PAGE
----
‘The Rundown’: Owens breaks with Trump in Pennsylvania

Your Monday morning Utah political cheat sheet

"The Rundown" logo

Good Monday morning Utah, and thanks for reading “The Rundown”.

💬 Talk to me! Do you have a news tip or some political gossip to share? Some feedback on this newsletter? Maybe you just want to spout off about politics. My inbox is open to you! Send me an email or find me on Twitter @SchottHappens.

Get this newsletter delivered to your inbox every weekday morning. Sign up for free here.

Owens breaks with Trump in Pennsylvania

Last week Rep. Burgess Owens took part in a fundraiser for Pennsylvania GOP Senate candidate Kathy Barnette. She is one of at least 5 Republicans running to replace Sen. Pat Toomey, who is retiring at the end of the year. Barnette lost her congressional race to Democrat Madeline Dean in 2020.

Attendees at the fundraiser had the opportunity to donate $2,900 to Barnette’s campaign, the maximum legal amount, for a photo opportunity with Owens.

Fundraising invitation for Pennsylvania Republican U.S. Senate candidate Kathy Barnette.

While Owens has thrown his support behind Barnette, another candidate in the race has won the backing of the Trump family...or at least one member of the Trump family. Donald Trump Jr. has officially endorsed Sean Parnell, an Army veteran, and author who lost a congressional race last year to Democrat Connor Lamb.

It will be fascinating to see if the dueling endorsements cause any friction in the GOP.

Here’s what you need to know for Monday morning

Local news

  • The Delta COVID-19 variant is in Utah, but that doesn’t mean you should panic. [Tribune]

  • Utah Senate President Stuart Adams says a Tribune report about the Securities and Exchange Commission’s inquiries into how COVID-19 tests from Co-Diagnostics were used as part of the TestUtah program is “concerning.” [Tribune]

  • Drive more, pay more. Utah is seeking new ways to pay for road construction and maintenance, including a per-mile charge. [Tribune]

  • Sen. Mitt Romney proposes a new national commission to study ways to fight intensifying wildfires across the West. [Tribune]

  • The June sucker fish has been downgraded from “endangered” to “threatened” after a $50 million restoration project on the Provo River Delta. [Tribune]

National news

  • Up to 10,000 local fans will be allowed inside Olympic venues when the Tokyo games begin next month. Crowds will be limited to 10,000 or 50% capacity. Spectators must wear face masks at all times and will not be allowed to “shout or speak loudly.” [BBC]

  • Like Wyoming, states with low vaccination rates are at greater risk from the Delta variant of COVID-19, which is more transmissible than the original virus. [CNN]

  • More than 40 people were injured in 10 mass shootings across the U.S. this weekend. [CNN]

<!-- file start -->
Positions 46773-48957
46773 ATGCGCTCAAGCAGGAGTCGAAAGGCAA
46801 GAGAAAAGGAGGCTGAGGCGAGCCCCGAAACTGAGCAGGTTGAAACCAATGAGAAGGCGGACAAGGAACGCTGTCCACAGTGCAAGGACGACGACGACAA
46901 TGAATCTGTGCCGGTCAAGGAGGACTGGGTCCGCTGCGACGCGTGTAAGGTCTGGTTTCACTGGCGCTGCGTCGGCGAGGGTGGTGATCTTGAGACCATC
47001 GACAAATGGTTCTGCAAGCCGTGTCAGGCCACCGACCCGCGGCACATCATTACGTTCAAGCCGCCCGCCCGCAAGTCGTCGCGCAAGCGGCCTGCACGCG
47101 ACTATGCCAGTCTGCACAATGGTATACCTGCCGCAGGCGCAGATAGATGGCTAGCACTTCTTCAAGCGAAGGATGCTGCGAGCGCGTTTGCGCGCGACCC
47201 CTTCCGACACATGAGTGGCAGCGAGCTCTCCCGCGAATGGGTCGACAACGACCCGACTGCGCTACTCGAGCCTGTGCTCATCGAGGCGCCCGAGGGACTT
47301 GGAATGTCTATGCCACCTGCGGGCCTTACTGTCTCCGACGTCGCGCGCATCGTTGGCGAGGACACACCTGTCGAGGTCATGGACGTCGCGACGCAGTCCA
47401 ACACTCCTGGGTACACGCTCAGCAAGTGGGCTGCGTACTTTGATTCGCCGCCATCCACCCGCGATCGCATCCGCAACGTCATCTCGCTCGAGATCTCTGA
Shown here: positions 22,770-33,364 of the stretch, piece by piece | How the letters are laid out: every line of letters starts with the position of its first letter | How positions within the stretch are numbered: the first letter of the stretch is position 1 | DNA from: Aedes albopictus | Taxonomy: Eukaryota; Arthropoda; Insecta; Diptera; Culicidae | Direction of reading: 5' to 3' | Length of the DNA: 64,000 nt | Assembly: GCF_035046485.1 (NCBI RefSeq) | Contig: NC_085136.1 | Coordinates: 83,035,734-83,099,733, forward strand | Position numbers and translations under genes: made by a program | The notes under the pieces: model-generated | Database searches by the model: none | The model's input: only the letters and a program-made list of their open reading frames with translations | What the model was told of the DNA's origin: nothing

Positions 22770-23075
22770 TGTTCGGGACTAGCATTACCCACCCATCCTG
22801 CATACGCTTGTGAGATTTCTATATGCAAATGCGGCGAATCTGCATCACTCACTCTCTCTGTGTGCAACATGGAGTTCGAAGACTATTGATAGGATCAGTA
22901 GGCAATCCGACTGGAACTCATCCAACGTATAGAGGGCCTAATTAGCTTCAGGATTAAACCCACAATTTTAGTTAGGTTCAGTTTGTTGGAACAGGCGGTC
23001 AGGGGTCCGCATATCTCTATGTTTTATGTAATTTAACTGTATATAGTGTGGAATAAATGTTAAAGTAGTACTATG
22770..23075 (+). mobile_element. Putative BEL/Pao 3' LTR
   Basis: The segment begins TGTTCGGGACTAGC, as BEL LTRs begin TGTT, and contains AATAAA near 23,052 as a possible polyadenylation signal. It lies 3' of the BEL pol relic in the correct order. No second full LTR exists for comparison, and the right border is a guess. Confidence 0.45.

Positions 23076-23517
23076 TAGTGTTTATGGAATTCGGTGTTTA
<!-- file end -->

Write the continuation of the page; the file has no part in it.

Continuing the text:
• American Airlines is cutting about 1% of flights in July due to a labor shortage and unprecedented weather conditions. [Reuters]

  • The leak investigation that pulled in phone records for two Democratic members of Congress initially was focused on a senior aide on the House Intelligence Committee and not those lawmakers. [CNN]

  • The White House is mulling ending a Trump-era public health order that allowed U.S. officials to turn back migrant families coming through Mexico. [Axios]

  • The Department of Veterans Affairs will once again offer gender-confirmation surgery, reversing a 2013 ban. [WaPo]

  • Top diplomats say they’re making progress in the effort to restore the 2015 nuclear agreement with Iran that the Trump administration nixed. But the election of a new hardline president in Iran may complicate the chances of success. [AP]

  • Iran has temporarily shut down its only nuclear power plant due to an unexplained emergency. [AP]

  • Someone in a small Maryland town won a $730 million Powerball ticket, and residents are furiously trying to identify who that may be. [WaPo]

  • Fox News’ Tucker Carlson is a harsh critic of the media. He’s also one of the best sources for Washington journalists. [NYT]

Monday’s Utah news roundup


  • U.S. in a ‘perilous moment’ — Legal experts debate LDS leader Dallin Oaks’ talk on the Constitution. [Tribune]

  • Utahns participate in Juneteenth events, feel federal designation a ‘step in the right direction’. [Tribune]

  • Opioid abuse up during pandemic, expert tells Utah County. [Tribune]

  • Utah’s jobless rate drops to 2.7% in May; nation’s is at 5.8%. [Tribune]

  • How the U.S. Forest Service got its first public-private mountain bike trail in Utah. [DNews]

  • Heat leads to buckling pavement on Salt Lake City freeway overpass. [KUTV]

  • Water boil advisory lifted in Mapleton. [FOX13]


  • Over 60% of eligible Utahns have at least one vaccine dose, but July 4 goal of 70% appears unlikely. [Tribune]

  • New COVID-19 delta variant expected to dominate in Utah. [DNews]


  • ‘We’re headed to California prices’ — Median Salt Lake County home costs $128K more this year. [Tribune]


  • Lost Glen Canyon wonders reemerge as Lake Powell dries up. [Tribune]

  • Long lines revive push for new system at Utah national park. [Tribune]

  • Local experts offer free classes, resources to create water efficient landscaping. [FOX13]

  • Water restrictions tightened in southern Utah. [FOX13]

Local Government

  • Now that Juneteenth is a national holiday, what would it take for it to become a legal holiday in Utah? [DNews]

  • Weber County, Ogden water officials avoid punitive approach in dealing with drought. [Standard Examiner]

On the Opinion Pages

  • Unless something changes, local news may disappear. But Congress can help, The Editorial Board writes. [Tribune]

  • David Knowlton: Democracy is at a standoff in Peru. [Tribune]

— Tribune reporter Connor Richards contributed to this report.

Return to Story